Knitting and other crafts help repair damage from too much screentime

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Most people today spend many hours a day looking at a screen —at least half their lives now. This excess of screen time is now linked with myriad health disorders, including brain development problems in children and progressively worsening mood, focus, and isolation in adults. Excess screen time is also linked to depression, sleep disorders, and anxiety.

Obviously, we should spend less time in front of screens. But in addition to them being where our jobs happen for many of us, screen time has also proven to be addictive.

Is there a solution? Studies show spending time working with your hands-on crafts and hobbies improves the health of your brain and body. If you have Hashimoto’s low thyroid, this can be a fun way to help manage your autoimmune thyroid condition.

Crafts such as knitting, crocheting, sewing, woodworking, tinkering, and more can impart the same brain health benefits as meditation and mindfulness.

For instance, research shows regular knitters report the craft makes them happier and more relaxed. The more often you knit, the greater the benefit.

People who knit or do some other craft in a group with others reported even greater levels of happiness thanks to the scientifically proven benefits of socialization.

Knitting has been shown to help those with anorexia nervous get relief from obsessive, ruminating thoughts about food and their weight and to feel more relaxed.

Oncology nurses reported reduced compassion fatigue and stress from knitting.

People suffering from chronic fatigue, depression, and other chronic health disorders also found they felt more positive and increased well-being when they knit regularly.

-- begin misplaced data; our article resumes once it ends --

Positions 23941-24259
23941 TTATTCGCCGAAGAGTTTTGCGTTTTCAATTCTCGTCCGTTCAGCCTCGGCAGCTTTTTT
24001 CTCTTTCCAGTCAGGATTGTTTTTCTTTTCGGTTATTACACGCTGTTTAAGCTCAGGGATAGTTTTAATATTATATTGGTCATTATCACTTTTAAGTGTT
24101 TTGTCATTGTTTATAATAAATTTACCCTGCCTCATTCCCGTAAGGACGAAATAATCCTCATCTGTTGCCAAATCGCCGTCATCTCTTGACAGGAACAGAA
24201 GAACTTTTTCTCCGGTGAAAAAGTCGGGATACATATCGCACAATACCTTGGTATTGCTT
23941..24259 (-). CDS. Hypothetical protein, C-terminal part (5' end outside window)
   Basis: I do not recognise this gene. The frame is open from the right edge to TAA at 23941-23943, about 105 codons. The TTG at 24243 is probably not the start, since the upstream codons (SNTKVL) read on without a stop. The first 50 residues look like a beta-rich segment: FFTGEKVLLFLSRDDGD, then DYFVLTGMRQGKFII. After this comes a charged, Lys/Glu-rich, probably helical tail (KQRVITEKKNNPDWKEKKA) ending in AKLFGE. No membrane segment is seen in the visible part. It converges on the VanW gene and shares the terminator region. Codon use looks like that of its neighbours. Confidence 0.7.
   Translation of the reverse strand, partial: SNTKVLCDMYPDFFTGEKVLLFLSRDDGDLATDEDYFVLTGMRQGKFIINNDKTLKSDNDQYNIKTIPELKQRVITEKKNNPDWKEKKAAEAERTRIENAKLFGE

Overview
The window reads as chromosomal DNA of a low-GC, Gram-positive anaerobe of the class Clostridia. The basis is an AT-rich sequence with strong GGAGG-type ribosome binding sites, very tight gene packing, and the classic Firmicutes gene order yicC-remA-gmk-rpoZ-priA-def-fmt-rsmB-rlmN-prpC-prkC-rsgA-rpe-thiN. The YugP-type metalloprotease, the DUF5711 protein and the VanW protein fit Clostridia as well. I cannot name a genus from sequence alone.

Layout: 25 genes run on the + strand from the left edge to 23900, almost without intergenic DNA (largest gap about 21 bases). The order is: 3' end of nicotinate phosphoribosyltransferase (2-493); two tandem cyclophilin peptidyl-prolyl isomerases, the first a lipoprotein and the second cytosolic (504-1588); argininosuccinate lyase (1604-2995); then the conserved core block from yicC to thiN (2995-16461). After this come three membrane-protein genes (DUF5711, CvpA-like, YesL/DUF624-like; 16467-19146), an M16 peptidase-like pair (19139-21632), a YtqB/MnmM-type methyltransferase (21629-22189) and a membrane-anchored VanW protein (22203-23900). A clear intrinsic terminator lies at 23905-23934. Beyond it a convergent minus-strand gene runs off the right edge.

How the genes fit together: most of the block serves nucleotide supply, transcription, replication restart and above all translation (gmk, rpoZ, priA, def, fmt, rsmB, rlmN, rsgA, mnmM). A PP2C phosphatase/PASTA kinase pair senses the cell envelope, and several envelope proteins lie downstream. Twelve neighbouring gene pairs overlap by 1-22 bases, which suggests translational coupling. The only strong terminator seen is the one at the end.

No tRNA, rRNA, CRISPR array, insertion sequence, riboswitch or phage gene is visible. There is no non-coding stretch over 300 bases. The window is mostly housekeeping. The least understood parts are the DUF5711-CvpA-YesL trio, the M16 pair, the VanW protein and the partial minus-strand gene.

Men are not left out of the loop, as knitting and other textile crafts are primarily associated with women. Conventionally male crafts, like woodworking, repair jobs, and “tinkering” deliver the same benefits.

It is believed crafting improves our health by allowing us to slide into a “flow state.”

Working with your hands works for the brain

Working with your hands is great for the brain. Especially these days in an era when most of us use our hands primarily for texting, typing, and swiping.

Craftwork activates long-dormant areas of the brain — a substantial portion of the brain’s “real estate” is devoted to the hands and fingers. By activating the “hands” area more vigorously, this improves the overall activity in the rest of the brain, thus improving overall brain health.

Working with your hands also boosts reward circuits in your brain, which releases brain chemicals that improve motivation and self-esteem and help prevent or relieve depression.

Craftwork requires you to engage your memory and learning centers, which keeps the mind sharper. Also, engaged the brain in a mindful manner frees up the cognitive centers to relaxed. This is not only relaxing, but it also opens the door to bursts of insight, problem-solving, and creative inspiration.

Knitting, woodworking, scrapbooking, and other crafts may seem like an unusual tool for help in managing Hashimoto’s low thyroid and other autoimmune diseases, however, the physical and mental benefits of crafting makes it an excellent alternative to screen time.

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One of the main goals at RedRiver Health and Wellness Center is to work with patients to improve their health, wellbeing, and quality of life. The RedRiver Health and Wellness Center team is passionate about helping ailing patients achieve optimal health, and we truly care about the success of each and every patient.

RedRiver chiropractic physicians are great advocates for prescribing physicians and endocrinologists. In fact, many of our patients see their prescribing physician(s) more frequently while under our care than they would otherwise. Our goal is not to replace our patients’ primary care physicians and specialists, but to complement their care by providing patients with nutrition, diet, lifestyle and educational support and strategies. This way, patients can learn to manage their symptoms more efficiently. We have developed rewarding relationships with many prescribing physicians across the country, and we strive to continue to building relationships with MDs, DOs, NPs, and NMDs. When health professionals can work together for the benefit of the patient’s health, it becomes a win/win situation for the one who matters most—the patient.

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